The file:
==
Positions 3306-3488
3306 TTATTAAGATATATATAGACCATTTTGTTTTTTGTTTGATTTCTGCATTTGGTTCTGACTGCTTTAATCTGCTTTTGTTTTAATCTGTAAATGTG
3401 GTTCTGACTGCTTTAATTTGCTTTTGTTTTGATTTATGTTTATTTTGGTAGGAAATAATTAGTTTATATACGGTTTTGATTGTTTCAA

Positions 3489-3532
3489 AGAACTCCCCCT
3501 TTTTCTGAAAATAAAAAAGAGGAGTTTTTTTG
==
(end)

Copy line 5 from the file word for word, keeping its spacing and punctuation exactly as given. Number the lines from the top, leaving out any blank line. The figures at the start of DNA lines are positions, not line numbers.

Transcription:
3489 AGAACTCCCCCT